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Separation of Church and State

February 01, 1987

In his review of "The Establishment Clause: Religion and the First Amendment" (The Book Review, Dec. 15), Jeffrey Allen blatantly substitutes tendentious personal opinion about the book's important subject for a responsible consideration of the book itself. Leonard Levy has written a clearly argued and authoritative book intended to inform public consideration of the role of religion in American public life by providing a scholarly account of the intent of the Establishment Clause of the First Amendment.

In a 10-paragraph review, Allen gives one paragraph to an unskilled summary of Prof. Levy's scholarship and purports in the rest to be taking issue with it. In fact, he indulges in a plaintive, self-contradictory and ill-informed evasion of the book's information, its conclusions and its arguments. He also ignores altogether the book's unusually prepossessing literary qualities, its spirited and yet fair engagement in important issues of conscience and public life, its erudition and power, its use of scholarship to vivify our Constitution.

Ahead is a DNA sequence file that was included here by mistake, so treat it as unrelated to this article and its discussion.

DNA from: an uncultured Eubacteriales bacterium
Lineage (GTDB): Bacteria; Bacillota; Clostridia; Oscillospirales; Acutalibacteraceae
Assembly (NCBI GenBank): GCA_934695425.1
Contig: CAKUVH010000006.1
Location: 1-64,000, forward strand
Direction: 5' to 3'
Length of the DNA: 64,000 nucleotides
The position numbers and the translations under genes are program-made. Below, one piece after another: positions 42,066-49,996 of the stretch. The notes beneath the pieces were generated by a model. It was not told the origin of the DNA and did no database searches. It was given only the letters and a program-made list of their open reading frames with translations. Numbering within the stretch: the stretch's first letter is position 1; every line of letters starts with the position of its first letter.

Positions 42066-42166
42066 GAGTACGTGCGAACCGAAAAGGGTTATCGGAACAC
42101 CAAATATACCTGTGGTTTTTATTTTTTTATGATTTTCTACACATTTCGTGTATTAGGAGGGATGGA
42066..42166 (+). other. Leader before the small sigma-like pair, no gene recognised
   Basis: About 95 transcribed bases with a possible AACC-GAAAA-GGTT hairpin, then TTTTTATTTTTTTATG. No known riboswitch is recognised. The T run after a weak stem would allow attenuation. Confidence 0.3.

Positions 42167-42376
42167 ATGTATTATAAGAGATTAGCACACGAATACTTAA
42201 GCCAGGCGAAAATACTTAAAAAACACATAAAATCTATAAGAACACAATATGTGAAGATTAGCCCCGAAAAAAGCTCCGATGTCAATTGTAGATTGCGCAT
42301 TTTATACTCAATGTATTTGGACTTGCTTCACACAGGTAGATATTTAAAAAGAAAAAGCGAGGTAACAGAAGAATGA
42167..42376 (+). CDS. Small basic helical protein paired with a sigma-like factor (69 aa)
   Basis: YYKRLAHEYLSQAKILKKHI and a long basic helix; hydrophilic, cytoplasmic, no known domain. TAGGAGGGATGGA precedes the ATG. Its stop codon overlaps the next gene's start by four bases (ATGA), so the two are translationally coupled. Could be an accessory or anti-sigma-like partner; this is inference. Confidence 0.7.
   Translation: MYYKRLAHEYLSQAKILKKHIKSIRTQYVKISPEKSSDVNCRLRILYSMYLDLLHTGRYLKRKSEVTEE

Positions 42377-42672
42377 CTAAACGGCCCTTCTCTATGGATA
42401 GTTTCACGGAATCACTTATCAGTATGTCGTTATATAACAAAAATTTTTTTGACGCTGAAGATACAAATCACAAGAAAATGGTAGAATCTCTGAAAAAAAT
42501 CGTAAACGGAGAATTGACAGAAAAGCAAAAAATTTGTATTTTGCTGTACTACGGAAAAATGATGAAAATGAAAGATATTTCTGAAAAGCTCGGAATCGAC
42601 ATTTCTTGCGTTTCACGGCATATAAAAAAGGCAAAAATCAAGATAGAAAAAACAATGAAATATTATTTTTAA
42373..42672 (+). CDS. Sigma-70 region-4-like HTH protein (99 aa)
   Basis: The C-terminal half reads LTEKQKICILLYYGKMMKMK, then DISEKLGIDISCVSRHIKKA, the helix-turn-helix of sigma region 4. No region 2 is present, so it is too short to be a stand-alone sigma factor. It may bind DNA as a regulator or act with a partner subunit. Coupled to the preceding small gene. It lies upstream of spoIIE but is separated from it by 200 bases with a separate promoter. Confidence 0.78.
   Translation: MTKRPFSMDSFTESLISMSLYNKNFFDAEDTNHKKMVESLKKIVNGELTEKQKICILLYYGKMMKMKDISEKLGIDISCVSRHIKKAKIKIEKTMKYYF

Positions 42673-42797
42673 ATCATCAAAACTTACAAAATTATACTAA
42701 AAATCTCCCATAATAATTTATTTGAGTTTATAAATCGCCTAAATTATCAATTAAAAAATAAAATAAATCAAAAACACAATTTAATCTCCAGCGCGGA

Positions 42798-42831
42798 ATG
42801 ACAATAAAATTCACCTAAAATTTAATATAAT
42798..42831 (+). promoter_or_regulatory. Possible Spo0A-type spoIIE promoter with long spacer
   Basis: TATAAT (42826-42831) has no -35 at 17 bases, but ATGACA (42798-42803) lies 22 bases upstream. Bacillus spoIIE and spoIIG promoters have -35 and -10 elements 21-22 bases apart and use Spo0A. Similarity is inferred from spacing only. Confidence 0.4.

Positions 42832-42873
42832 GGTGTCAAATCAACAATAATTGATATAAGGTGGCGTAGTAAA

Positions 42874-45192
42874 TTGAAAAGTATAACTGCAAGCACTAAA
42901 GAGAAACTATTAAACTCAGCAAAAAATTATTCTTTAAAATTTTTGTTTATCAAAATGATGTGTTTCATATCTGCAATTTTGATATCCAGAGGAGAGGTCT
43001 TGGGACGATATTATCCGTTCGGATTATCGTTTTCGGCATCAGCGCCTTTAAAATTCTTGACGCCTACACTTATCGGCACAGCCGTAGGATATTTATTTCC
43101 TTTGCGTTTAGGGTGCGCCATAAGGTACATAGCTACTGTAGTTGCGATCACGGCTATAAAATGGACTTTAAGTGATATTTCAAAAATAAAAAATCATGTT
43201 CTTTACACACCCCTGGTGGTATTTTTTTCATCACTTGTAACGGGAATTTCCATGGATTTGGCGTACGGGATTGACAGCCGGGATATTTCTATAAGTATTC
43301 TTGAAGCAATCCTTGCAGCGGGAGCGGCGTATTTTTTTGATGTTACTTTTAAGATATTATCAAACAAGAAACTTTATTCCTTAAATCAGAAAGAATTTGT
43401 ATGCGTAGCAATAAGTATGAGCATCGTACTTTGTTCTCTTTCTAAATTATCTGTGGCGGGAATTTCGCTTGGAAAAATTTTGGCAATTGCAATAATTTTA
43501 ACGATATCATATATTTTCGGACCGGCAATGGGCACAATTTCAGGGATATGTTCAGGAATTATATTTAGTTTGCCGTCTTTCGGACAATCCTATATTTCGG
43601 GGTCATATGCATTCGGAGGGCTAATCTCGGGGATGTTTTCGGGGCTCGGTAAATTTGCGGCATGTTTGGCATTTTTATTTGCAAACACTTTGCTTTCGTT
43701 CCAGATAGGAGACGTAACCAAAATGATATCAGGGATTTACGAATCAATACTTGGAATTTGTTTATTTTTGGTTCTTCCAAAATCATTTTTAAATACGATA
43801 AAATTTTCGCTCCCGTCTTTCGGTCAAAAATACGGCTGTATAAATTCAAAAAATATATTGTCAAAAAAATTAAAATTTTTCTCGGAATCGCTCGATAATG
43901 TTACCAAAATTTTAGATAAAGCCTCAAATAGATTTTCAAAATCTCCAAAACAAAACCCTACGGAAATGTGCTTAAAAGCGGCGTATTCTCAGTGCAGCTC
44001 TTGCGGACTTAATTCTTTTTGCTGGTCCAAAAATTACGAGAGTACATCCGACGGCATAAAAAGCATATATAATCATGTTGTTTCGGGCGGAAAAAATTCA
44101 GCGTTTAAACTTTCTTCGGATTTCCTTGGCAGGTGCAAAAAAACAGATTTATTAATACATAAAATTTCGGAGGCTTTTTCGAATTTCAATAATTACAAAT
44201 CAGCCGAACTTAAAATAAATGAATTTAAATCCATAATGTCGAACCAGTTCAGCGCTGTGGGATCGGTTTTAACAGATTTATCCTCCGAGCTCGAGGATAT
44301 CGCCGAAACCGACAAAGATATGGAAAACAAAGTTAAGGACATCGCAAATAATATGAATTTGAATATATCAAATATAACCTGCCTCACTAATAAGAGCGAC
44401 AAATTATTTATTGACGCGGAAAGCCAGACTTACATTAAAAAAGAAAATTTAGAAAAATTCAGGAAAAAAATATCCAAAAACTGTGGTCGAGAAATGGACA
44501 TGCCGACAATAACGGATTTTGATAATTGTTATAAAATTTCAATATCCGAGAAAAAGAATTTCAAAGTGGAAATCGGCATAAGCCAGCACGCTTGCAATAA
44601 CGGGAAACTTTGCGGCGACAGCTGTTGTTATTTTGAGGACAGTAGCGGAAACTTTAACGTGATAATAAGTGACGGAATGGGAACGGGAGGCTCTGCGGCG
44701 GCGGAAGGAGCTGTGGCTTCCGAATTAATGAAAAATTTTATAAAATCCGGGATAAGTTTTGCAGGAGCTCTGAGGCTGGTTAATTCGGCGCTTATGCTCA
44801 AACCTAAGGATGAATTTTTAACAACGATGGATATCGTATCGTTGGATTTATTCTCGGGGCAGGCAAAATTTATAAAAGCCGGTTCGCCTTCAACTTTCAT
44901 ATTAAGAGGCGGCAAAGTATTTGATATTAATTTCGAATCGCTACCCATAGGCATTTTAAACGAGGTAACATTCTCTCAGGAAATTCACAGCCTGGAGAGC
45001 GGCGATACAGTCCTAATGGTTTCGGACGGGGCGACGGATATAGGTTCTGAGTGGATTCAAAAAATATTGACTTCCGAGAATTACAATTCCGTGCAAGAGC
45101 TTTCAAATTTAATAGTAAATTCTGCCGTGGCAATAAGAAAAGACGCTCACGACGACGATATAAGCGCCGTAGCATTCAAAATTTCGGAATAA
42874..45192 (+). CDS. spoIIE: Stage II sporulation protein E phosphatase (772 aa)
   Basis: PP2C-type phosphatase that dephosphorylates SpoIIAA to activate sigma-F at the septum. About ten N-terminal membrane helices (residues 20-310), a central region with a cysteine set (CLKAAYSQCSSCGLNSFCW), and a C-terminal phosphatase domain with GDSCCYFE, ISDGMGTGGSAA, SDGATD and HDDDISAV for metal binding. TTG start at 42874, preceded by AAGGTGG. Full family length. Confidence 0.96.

Why not? The purpose of books like Levy's is to inform people about the Constitution and, in this instance, the Framer's intent in writing the First Amendment Establishment clause as they did. Levy does not say what should be done about this intent; he gives as clear a historical picture as can be given of what the intent was and how the issue has developed. He shows his readers what the issue of church and state in the First Amendment meant and why. Allen does not think this is information citizens should be encouraged to have. He is concerned with the roots of public morality and not about constitutionally well-informed citizenry.

One would have thought that Allen, "executive director of the California Bicentennial Commission on the United States Constitution," would have taken it as his responsibility to inform the public about this contribution to constitutional scholarship by our most acclaimed constitutional scholar, a scholar who lives and works in Southern California. I suppose we should be used to having to defend the Constitution from those officially or informally empowered to protect it; the Framers knew we were better off trusting the document than its self-proclaimed defenders.

I should declare my interest. I am Levy's colleague, his long-time reader and most important an American citizen grateful for constitutional protections and determined to defend them.

ROBERT DAWIDOFF

Los Angeles

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